This study has several noteworthy limitations. First, a 12-core systematic biopsy scheme was used as the reference standard, and this approach may have missed significant tumors. Second, 46% of the men with PCa who underwent a radical prostatectomy had a CETRUS score of ≤3. These patients can easily be mistaken for benign or indeterminate diagnoses. Third, since our study was conducted across only three institutions, the results may not be universally generalizable. We acknowledge that prospective, large-scale, multicenter studies are necessary to confirm our results. With further clinical research confirming the reliability of our research results and improvements to the accuracy of B-ultrasound equipment, performance of B-ultrasounds can not only reduce the puncture rate of patients with localized prostate cancer following a radical surgery, but also reduce unnecessary prostate puncture and biopsy collection by improving the accuracy of prostate cancer screening.

Conclusions

In summary, CETRUS-based blood flow grading is a reliable tool for reducing unnecessary collection of prostate biopsy samples for prostate cancer diagnosis. This CETRUS-based approach should also be considered to be a novel independent predictor for biochemical recurrence following radical prostatectomy in patients with localized prostate cancer. Our findings indicate that inclusion of CETRUS scores could in the current staging system could add significant prognostic value.

Availability of data and materials

The datasets used and/or analyzed during the current study are available from the corresponding author on reasonable request.

Abbreviations

CETRUS:

contrast-enhanced transrectal ultrasound

PSA:

prostate-specific antigen

DRE:

digital rectal examination

BMI:

body-mass index

ECOG PS:

Eastern Cooperative Oncology Group performance status

ROC:

Receiver operating characteristic

AUC:

area under the curve

BPH:

benign prostatic hyperplasia

mpMRI:

Multiparametric magnetic resonance imaging

MSKCC:

Memorial Sloan Kettering Cancer Center.

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Acknowledgments

None.

Funding

The study was supported by the Natural Science Foundation of Shandong province (ZR2013HL070), the Projects of Medical and Health Technology Development Program of Shandong province (2016WS0712), the National Natural Science Foundation of China (81972376) and the National Key R&D Program of China (2016YFC0902602). The funders of the projects conceived and designed the experiments.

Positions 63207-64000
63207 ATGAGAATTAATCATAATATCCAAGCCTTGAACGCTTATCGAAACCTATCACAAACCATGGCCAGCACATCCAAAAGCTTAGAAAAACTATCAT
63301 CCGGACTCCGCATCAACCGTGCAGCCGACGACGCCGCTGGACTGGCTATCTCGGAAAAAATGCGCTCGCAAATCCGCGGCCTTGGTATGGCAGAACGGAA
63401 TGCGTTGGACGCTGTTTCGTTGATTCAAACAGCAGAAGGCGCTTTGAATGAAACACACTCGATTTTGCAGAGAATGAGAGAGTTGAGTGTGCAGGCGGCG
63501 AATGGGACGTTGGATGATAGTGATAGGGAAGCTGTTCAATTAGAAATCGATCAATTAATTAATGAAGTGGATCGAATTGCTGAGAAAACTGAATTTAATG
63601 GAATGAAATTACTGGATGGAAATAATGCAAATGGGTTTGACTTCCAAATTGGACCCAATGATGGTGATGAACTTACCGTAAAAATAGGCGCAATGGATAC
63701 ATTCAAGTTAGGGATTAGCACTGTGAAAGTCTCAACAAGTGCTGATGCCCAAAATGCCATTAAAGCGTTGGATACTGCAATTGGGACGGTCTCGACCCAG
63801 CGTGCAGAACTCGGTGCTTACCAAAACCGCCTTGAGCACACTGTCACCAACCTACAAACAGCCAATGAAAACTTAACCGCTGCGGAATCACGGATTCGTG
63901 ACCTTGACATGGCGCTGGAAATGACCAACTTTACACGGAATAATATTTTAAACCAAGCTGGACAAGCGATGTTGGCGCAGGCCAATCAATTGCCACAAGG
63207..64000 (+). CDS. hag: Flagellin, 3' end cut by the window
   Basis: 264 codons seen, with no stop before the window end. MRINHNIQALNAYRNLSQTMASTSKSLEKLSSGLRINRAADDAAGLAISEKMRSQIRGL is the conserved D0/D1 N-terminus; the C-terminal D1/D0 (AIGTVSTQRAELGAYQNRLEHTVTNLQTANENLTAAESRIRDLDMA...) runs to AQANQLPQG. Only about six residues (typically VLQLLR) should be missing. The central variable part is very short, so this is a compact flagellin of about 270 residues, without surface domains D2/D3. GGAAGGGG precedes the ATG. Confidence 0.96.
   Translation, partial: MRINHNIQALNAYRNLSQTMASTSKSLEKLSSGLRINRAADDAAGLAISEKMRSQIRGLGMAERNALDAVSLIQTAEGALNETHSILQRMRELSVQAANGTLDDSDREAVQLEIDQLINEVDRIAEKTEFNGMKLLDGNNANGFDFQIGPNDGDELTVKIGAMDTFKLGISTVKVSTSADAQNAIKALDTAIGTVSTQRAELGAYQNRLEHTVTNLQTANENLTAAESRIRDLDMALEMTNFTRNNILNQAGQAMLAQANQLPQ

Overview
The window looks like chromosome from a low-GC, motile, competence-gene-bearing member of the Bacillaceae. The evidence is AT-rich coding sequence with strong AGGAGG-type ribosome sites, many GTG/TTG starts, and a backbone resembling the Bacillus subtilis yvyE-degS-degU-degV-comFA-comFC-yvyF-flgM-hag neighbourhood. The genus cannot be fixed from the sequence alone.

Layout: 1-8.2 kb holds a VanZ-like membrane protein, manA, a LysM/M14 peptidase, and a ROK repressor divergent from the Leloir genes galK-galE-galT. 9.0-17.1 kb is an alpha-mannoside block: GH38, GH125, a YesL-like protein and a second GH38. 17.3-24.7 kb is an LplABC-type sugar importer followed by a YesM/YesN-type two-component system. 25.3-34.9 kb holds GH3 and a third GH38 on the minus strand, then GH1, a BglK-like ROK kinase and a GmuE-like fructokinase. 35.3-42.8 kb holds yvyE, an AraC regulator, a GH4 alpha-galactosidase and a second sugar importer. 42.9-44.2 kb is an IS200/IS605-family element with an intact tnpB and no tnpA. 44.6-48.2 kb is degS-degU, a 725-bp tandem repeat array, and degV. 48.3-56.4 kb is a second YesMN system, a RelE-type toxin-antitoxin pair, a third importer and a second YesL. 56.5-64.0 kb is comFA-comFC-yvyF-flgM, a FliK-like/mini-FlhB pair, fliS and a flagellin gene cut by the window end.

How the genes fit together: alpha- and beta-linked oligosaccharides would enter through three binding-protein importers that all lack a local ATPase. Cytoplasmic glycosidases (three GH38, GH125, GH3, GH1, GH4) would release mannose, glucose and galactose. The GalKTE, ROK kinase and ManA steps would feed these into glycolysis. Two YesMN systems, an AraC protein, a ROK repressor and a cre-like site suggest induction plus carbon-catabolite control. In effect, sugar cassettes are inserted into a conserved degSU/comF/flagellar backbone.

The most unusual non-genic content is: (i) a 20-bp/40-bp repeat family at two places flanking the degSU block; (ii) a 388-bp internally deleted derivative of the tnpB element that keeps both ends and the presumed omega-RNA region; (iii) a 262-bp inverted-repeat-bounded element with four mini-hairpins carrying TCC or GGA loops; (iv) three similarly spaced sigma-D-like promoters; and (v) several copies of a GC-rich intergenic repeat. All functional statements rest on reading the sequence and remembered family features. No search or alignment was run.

Author information

Affiliations

Authors

Contributions

HW and YF: project development, data collection, study design, manuscript editing; JL, JZ, and JLin: manuscript writing, study design, data collection, statistical analysis; ZW, JY, and JH: manuscript editing, data collection; JH and ZH: data collection, statistical analysis; HH, YH, ZL, JH, WC, and LS: data collection, data interpretation. HW, JH, and JLperformed 12-core systematic prostate biopsies. All authors read and approved the final manuscript.

Corresponding authors

Correspondence to Lei Shi or Yong Fang.

Ethics declarations

Ethics approval and consent to participate

This study has been approved by the Institutional Ethical Committee of Yantai Yuhuangding Hospital, First Affiliated Hospital of Sun Yat-sen University and Cancer Center of Sun Yat-sen University. Written informed consent was obtained from each patient prior to data collection and experiments.

Consent for publication

Not applicable.

Competing interests

The authors declare that they have no competing interests.

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Hong-wei Zhao, Jian Li, Jia-Zheng Cao, and Juan Lin are co-first authors

Supplementary information

Additional File 1: Table 1

: Diagnostic efficacy of CETRUS scores in differentiating prostate cancer from benign disease at different cut-off points.

Additional File 2: Figure 1

: Baseline and CETRUS scores 1–5 are depicted in images a-e, respectively.

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Zhao, H., Li, J., Cao, J. et al. Contrast-enhanced transrectal ultrasound can reduce collection of unnecessary biopsies when diagnosing prostate cancer and is predictive of biochemical recurrence following a radical prostatectomy in patients with localized prostate cancer. BMC Urol 20, 100 (2020). https://doi.org/10.1186/s12894-020-00659-6

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Keywords

  • Contrast-enhanced
  • Transrectal ultrasound
  • Prostate cancer
  • Unnecessary prostate biopsy
  • Biochemical recurrence